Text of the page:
Crucial Embroidery Placement with Success!

Often placement is crucial to embroidery success and little bit of planning will make your embroidery look professional. I recommend printing templates of your design so you can see it in actual size. Once the template is printed, audition it on the garment. In this case, it’s a small flower for a collar point.Collar2BL

Take your time with the placement and try different positions. It’s helpful to use a digital camera (or your phone!) to take a photograph of the placement. Every time you move the template take another photograph.Collar3BL

Do this a couple of times and then review the images on the camera. You’ll quickly know which one is the most pleasing.  Tape the template to the collar. Spray the wrong side of the collar with temporary adhesive.

Hoop stabilizer (tear-away, cut-away or wash away depending on your fabric and design).  To achieve perfect placement, use PAL, the Perfect Alignment Laser. Place the hoop on a flat surface and turn on PAL. Align the beams with the horizontal and vertical markings on the hoop.Collar5BL

Slip the collar over the stabilizer aligning the template’s crosshair with the beams.  Finger press the collar to the stabilizer. For added security, you can always add tape to the edges.Collar6BL

Carefully transport and attach the hoop to the machine, retrieve the design and verify the needle is perfectly aligned with the template’s crosshair.  Remove the template and embroider the design.

Using a template, camera and laser ensures a professional finish on your embroidery. What tools do you use when placement is crucial?


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9 Comments on Crucial Embroidery Placement with Success!

  1. Shirley Clark
    May 11, 2016 at 10:22 pm (4 years ago)

    I always print out a template of a design and use the trace button on my machine. Plus I check the needle position. Works every time!

  2. Ruth Margaret Dailey
    May 12, 2016 at 5:26 pm (4 years ago)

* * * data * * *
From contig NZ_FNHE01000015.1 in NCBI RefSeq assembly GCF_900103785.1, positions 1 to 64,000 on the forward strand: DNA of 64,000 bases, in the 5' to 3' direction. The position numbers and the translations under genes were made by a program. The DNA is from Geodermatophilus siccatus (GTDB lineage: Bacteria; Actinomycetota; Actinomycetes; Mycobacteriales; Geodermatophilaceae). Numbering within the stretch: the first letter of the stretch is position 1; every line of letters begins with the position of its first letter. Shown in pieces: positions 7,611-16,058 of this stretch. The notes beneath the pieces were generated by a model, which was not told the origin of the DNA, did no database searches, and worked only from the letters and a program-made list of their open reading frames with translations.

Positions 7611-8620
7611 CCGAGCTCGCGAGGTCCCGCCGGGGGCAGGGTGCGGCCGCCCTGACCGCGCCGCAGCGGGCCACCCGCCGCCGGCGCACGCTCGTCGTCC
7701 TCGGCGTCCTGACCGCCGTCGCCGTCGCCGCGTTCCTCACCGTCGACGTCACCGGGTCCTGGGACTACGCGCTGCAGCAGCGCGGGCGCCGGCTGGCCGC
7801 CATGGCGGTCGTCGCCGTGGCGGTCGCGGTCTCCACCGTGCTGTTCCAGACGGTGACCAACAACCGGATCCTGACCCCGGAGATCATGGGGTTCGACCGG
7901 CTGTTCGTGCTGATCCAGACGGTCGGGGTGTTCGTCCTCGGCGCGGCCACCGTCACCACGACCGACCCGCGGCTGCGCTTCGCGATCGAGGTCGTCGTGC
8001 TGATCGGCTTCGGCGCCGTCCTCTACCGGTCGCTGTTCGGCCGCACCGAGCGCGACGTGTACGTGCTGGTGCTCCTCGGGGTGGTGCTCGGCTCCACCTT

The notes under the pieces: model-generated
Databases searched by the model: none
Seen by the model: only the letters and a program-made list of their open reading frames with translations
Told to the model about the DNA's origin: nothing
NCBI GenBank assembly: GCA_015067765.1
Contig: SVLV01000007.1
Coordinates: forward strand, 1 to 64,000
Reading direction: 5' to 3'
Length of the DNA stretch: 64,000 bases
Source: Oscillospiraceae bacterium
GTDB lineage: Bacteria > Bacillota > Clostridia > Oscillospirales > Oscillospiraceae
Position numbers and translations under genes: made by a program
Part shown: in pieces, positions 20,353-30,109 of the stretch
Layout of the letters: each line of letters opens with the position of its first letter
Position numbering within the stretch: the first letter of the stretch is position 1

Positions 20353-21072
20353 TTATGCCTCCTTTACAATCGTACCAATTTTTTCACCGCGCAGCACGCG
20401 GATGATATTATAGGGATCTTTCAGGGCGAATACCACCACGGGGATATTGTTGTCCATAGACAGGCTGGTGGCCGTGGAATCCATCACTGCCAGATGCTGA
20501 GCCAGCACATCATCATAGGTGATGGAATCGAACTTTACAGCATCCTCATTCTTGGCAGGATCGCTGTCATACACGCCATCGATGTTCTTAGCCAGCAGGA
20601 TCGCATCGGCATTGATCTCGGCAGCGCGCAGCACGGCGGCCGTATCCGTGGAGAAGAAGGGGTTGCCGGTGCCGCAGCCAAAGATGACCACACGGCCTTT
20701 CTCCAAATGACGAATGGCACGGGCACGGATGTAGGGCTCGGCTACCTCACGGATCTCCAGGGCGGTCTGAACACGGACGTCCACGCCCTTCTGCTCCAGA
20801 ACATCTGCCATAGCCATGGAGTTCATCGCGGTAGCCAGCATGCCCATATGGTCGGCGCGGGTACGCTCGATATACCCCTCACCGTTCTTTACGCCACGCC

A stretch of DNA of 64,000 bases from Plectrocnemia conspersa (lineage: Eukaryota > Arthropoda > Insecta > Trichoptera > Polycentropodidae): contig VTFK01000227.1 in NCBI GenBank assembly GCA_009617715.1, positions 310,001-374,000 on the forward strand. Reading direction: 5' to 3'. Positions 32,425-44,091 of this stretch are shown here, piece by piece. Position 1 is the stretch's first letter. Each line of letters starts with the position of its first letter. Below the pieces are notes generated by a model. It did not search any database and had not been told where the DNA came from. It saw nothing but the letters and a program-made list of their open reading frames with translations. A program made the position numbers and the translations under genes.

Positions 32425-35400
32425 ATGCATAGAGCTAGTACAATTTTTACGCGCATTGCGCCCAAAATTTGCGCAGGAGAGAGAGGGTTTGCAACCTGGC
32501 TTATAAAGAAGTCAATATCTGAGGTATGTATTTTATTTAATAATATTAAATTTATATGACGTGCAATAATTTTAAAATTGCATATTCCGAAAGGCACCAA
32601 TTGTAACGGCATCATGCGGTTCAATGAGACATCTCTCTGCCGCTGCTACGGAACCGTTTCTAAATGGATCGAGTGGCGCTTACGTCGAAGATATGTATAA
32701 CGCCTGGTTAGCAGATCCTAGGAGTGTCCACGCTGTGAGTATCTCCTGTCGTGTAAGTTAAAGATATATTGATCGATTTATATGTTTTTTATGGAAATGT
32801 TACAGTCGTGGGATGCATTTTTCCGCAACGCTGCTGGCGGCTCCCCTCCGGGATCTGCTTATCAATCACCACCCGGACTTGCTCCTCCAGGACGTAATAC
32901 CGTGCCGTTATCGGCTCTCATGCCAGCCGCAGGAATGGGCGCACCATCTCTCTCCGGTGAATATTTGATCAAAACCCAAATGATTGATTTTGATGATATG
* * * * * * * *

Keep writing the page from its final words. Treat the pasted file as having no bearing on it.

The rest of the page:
How can I hoop a baseball cap for embroidery on my Quattro 6000, a single needle machine?

  3. Karen W
    May 13, 2016 at 2:45 pm (4 years ago)

    Sometimes the weight of the item will shift things when moving to the machine – even with tape, although painter’s or masking tape probably has the strongest hold. So, I place my hoop over a padded surface & insert a short sequin or a straight pin at 2-3 points well away from embroidery area. Even better, use longer quilting pins, which allow for easing the point back up thru the stabilizer to secure it well. There is no substitute for double-checking needle position! Double-check everything before pressing “start”!

  4. Karin C
    May 13, 2016 at 10:26 pm (4 years ago)

    Usually, I just eyeball it….then I check it with a centering ruler… it has a 0 in the middle and goes out to 4 inches on either side. I line it up so that the same hashmark is hit on both sides, then move my needle to the 0. Most of the time, I’m either dead on or about 1/8th inch off one way or the other. For horizontal and vertical alignment, I’ll draw a chalk line & line that up on the hoop’s hashmarks, similar to the PAL laser lines.

    • Christine
      May 14, 2016 at 6:20 am (4 years ago)

      This was esp good comment

  5. Sara Redner
    May 14, 2016 at 3:38 pm (4 years ago)

    I love to embroider on sweatshirts and tee-shirts. Having the design hit the wrong spot on a shirt can be embarrassing so I almost always print out the template so I can be sure I get it in the right place.

    • Bruce
      April 21, 2017 at 11:49 pm (3 years ago)

      That is what I also did. Printing the design to make sure I get it in the right place.


  6. Joan Shriver
    May 17, 2016 at 6:35 pm (4 years ago)

    I always embroider a test embroidery. I cut it out for placement, instead of printing out a template. I always save the test embroidery for future use.

  7. Marcia
    June 2, 2016 at 11:23 pm (4 years ago)

    What do I need to print a template? I don’t have any design software. Is there a way without buying software?


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